• http://blogs.discovermagazine.com/neuroskeptic/ Neuroskeptic

      That’s true. But that problem has been around for a while. What’s remarkable is how suddenly autism started to grow, e.g. right up until 2005, autism was researched about the same amount as ADHD.

      Then suddenly it exploded and now it’s researched twice as much as ADHD.

      What happened in 2005…? I don’t think it was diagnosis changes per se. But it might have been was kind of ‘bandwagon’ effect gathering pace.

      • Nick Stuart

        I blame the introduction of school league tables.

  • http://petrossa.me/ petrossa

    Papers are rising because no autism as defined in the diagnostic manuals and can be tested for accurately exists. So anyone with autistic symptoms gets enrolled in the merrygoround whether they have real autism (the neurological condition based on fetal white matter variations) or not. Better scrap the whole thing, start fresh with the neurological condition as main marker. No altered CC conforming to a autistic pattern, no autism. That way you can dump 3/4 of papers published.

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  • Pingback: Are We Heading For "Peak Autism"? – Discover Magazine Blogs | My Autism Site | All About Autism — My Autism Site | All About Autism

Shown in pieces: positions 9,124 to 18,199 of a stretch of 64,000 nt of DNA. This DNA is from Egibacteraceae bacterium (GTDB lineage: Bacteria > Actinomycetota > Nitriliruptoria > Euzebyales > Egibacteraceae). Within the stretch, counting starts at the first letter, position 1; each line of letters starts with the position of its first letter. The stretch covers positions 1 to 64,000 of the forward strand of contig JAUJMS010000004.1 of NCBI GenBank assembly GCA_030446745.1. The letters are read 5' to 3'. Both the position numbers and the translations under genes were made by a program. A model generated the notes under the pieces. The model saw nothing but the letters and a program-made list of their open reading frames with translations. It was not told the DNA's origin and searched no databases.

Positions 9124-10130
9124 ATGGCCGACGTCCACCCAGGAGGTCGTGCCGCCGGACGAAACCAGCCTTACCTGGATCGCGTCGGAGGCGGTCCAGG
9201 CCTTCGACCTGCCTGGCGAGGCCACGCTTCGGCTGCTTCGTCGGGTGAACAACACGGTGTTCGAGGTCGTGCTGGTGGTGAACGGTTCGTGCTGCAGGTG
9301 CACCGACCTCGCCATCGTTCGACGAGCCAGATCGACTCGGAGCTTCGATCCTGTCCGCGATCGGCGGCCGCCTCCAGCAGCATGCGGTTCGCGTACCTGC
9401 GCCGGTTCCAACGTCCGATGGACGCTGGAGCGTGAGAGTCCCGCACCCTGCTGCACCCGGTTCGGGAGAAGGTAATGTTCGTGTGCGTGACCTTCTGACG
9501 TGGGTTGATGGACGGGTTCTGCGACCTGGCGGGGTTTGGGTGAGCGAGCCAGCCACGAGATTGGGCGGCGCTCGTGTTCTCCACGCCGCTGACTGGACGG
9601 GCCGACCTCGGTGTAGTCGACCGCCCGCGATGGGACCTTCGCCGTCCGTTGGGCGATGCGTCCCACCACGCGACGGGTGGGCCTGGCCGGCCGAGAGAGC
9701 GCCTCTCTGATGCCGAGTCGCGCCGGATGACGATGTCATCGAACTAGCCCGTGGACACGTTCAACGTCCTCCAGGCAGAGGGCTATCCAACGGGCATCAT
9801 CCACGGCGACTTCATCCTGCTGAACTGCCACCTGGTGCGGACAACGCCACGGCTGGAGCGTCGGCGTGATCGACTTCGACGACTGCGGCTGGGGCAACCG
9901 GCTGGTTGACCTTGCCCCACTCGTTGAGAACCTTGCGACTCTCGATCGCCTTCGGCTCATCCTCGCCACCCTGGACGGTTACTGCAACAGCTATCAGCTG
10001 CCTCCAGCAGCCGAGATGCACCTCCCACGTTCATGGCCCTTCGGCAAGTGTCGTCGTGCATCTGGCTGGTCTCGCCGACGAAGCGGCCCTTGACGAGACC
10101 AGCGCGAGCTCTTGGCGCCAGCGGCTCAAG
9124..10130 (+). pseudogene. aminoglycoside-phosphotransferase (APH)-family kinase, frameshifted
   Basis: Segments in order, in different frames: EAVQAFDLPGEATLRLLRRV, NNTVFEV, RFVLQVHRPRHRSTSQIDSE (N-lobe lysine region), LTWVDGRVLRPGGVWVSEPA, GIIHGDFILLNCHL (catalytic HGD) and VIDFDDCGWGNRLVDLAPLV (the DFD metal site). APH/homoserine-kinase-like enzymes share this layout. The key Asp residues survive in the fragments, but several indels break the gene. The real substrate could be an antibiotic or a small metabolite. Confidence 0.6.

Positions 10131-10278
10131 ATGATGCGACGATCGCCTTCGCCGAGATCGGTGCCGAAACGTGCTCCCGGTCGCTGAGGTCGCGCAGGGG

• Robert Jensen

    Various explanations for the so-called ‘autism epidemic’ have been proposed. Expanded definiton, greater awareness and actual increases. In less than 30 years autism, depending on the definition, has gone from 4 in 10,000 to as high as 1/88. All of these explanations may play a part in increasing rates .I have a paper that explains, in part, the rising prevelance rates of autism throughout the world.

    http://www.oapublishinglondon.com/images/article/pdf/1378464956.pdf

  • Pale HorseMan

    Autism is caused by the arsenic in the rice baby formula is made of. The recent explosion of US autism is due to Prez Bush upping the acceptable levels of arsenic in US food and water last decade. US rice has so much arsenic in it, China refuses to buy US rice. Don’t believe arsenic in rice causes autism? Do a study. I dare you.

    • http://blogs.discovermagazine.com/neuroskeptic/ Neuroskeptic

      So you’re saying: As + Grains = ASD Brains?

      • Sebastian

        Imagine there is no cause for autism, other than perhaps individual differences (not counting syndromal autism). Then people can keep looking for ‘a cause’ for autism for a long time. In a Danish poulation-based twin-study, the concordance rate for identical twins both being autistic was 95,2% compated to 4,3% for non-identical twins. Perhaps the idea of autism being inherited is still not widely accepted, given the effort to again and again try to find some kind of potential environmental factor for it.

  • Pingback: This Week in Mentalists – Becoming Bourgeois Edition | The World of Mentalists

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About Neuroskeptic

Neuroskeptic is a British neuroscientist who takes a skeptical look at his own field, and beyond. His blog offers a look at the latest developments in neuroscience, psychiatry and psychology through a critical lens.